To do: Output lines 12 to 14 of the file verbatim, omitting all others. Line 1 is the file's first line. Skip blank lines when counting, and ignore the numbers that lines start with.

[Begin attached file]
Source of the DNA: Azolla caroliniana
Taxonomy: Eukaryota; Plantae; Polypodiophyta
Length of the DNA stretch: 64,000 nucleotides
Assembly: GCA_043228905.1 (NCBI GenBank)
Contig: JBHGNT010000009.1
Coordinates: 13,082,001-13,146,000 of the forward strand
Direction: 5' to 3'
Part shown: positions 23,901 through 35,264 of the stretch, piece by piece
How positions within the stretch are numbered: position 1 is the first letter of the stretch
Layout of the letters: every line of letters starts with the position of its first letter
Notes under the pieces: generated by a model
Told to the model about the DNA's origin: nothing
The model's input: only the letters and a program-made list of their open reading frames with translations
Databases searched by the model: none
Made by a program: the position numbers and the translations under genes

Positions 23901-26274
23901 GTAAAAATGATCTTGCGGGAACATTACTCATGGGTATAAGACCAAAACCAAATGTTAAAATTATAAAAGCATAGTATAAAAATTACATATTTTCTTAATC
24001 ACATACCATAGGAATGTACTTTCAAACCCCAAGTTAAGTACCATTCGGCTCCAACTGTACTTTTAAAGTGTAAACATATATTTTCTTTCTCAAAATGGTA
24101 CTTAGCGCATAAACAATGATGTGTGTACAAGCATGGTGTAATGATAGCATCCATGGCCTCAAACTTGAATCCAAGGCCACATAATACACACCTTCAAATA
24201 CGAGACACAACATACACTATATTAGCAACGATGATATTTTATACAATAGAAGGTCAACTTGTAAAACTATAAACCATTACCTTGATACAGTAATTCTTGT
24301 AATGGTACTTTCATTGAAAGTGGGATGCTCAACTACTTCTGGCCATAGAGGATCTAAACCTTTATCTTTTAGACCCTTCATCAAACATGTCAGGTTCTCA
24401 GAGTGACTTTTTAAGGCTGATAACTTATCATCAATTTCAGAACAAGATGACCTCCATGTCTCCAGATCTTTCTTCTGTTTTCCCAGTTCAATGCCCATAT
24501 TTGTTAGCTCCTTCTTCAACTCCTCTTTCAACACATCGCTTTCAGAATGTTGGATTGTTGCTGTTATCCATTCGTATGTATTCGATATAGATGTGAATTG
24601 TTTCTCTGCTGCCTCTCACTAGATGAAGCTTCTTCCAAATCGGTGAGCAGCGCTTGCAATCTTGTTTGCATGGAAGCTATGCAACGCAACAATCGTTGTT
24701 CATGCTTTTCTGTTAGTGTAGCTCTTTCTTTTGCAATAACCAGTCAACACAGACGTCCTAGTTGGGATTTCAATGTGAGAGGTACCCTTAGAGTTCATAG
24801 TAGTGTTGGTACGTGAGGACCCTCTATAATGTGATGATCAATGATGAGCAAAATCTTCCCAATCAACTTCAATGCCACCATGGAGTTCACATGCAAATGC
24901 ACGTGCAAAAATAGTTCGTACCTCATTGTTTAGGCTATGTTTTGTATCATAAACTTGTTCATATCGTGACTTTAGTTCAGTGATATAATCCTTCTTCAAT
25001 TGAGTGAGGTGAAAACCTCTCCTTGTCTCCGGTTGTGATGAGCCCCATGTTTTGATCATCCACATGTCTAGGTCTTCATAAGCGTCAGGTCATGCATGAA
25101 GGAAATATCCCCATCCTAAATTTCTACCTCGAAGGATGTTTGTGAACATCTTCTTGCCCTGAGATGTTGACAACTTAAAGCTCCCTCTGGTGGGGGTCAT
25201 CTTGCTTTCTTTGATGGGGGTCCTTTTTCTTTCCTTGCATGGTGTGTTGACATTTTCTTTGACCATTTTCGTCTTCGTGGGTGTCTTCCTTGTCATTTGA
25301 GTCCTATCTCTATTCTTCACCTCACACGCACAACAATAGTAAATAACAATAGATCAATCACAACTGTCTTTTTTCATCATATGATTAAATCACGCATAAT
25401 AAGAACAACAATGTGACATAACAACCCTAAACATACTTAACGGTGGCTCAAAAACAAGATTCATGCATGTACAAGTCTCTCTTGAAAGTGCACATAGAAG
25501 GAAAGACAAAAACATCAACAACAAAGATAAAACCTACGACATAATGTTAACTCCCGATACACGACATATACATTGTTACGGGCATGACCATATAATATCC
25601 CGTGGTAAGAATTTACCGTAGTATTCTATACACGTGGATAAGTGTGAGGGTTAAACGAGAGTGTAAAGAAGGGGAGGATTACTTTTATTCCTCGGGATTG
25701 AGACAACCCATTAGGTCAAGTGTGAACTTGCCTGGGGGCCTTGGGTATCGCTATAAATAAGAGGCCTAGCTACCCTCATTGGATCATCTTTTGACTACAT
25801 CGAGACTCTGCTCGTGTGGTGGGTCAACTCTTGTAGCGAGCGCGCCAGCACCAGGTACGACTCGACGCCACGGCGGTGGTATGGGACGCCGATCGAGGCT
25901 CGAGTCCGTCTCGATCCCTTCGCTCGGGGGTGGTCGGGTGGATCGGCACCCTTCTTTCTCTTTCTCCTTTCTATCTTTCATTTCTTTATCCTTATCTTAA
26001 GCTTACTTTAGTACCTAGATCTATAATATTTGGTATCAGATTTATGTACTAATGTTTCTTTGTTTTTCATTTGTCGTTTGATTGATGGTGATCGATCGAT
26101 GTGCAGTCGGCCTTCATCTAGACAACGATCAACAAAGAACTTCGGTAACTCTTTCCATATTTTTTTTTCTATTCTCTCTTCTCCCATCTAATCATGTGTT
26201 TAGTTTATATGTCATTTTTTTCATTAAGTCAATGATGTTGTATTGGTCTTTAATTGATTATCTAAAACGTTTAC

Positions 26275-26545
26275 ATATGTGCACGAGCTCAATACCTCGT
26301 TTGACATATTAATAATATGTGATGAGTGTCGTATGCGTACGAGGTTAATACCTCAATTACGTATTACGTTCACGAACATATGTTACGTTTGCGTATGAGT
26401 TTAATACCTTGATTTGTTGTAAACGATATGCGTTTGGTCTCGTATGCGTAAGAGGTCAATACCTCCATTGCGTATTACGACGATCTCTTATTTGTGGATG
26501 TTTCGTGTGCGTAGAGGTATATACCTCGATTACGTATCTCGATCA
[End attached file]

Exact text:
Told to the model about the DNA's origin: nothing
The model's input: only the letters and a program-made list of their open reading frames with translations
Databases searched by the model: none